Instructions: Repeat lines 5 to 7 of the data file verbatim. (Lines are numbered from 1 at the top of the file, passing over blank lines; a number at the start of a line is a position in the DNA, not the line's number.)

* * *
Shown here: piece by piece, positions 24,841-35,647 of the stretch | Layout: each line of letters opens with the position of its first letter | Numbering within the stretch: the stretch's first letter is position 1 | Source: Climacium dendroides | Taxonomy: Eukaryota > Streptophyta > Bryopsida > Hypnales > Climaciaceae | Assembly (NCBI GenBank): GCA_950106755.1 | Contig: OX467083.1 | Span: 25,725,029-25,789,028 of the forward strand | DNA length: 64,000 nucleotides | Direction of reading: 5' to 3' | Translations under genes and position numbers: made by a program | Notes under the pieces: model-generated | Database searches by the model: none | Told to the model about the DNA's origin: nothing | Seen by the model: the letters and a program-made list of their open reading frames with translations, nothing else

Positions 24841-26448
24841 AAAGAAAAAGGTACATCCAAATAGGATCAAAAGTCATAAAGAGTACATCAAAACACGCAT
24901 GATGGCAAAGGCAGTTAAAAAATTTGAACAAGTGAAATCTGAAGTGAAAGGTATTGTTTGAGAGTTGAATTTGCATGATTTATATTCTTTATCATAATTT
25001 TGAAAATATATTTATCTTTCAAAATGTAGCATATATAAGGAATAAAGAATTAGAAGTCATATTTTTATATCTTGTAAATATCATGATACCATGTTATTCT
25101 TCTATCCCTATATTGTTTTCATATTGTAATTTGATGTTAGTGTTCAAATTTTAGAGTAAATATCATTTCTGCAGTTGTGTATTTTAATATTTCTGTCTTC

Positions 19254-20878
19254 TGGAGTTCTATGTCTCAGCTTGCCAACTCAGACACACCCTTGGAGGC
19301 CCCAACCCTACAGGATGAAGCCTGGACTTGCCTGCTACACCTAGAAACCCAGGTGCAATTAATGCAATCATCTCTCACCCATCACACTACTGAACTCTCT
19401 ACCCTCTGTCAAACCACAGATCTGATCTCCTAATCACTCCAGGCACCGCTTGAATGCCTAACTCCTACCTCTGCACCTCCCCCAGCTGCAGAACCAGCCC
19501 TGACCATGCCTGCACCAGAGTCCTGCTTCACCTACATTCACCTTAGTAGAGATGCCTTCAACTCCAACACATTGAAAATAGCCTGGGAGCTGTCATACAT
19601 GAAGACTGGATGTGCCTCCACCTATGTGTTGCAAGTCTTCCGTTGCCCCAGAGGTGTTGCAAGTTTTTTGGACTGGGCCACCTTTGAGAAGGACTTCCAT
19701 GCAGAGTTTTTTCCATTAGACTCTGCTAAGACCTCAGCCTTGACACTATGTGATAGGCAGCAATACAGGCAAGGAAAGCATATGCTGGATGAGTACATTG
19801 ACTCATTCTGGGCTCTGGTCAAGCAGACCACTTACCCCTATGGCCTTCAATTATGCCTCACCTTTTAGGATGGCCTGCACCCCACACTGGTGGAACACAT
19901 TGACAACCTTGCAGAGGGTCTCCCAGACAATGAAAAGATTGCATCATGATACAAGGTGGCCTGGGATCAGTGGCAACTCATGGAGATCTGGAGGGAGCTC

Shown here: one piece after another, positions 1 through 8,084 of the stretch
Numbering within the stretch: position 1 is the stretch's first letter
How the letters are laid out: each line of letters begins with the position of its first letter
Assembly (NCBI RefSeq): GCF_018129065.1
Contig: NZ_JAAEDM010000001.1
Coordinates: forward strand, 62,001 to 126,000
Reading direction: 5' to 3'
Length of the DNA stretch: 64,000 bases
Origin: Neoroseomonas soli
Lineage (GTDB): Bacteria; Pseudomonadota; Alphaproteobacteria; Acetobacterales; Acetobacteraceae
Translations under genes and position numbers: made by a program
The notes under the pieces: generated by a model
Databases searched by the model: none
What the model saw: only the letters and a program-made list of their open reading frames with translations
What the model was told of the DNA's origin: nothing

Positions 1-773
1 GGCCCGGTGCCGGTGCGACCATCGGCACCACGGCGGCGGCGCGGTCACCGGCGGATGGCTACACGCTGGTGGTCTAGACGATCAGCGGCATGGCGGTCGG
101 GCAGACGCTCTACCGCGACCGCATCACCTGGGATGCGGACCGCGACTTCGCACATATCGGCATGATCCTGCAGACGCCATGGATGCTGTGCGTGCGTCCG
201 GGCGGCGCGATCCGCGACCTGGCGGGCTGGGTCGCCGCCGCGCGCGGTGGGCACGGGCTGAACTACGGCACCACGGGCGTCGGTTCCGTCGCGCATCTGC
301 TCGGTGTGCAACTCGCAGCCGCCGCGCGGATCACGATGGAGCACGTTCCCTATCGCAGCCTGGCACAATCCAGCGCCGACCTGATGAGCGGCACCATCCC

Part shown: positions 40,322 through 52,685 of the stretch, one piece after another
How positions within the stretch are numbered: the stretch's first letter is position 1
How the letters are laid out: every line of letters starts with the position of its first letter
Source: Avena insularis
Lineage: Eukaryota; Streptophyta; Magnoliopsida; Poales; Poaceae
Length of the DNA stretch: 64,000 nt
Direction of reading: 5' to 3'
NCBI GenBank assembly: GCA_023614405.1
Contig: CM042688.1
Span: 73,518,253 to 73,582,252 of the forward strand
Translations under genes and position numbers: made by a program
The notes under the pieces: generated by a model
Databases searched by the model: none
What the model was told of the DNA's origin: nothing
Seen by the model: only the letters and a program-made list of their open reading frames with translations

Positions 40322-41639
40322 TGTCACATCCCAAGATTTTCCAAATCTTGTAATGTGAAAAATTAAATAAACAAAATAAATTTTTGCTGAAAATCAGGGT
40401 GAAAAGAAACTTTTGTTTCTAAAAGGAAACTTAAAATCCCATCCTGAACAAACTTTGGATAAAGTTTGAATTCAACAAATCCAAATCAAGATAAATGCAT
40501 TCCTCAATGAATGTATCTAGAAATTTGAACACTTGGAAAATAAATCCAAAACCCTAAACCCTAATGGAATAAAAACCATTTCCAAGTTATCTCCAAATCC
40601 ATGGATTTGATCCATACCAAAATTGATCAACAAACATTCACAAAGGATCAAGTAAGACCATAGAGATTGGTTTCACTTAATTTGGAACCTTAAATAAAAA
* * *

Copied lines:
25001 TGAAAATATATTTATCTTTCAAAATGTAGCATATATAAGGAATAAAGAATTAGAAGTCATATTTTTATATCTTGTAAATATCATGATACCATGTTATTCT
25101 TCTATCCCTATATTGTTTTCATATTGTAATTTGATGTTAGTGTTCAAATTTTAGAGTAAATATCATTTCTGCAGTTGTGTATTTTAATATTTCTGTCTTC

Positions 19254-20878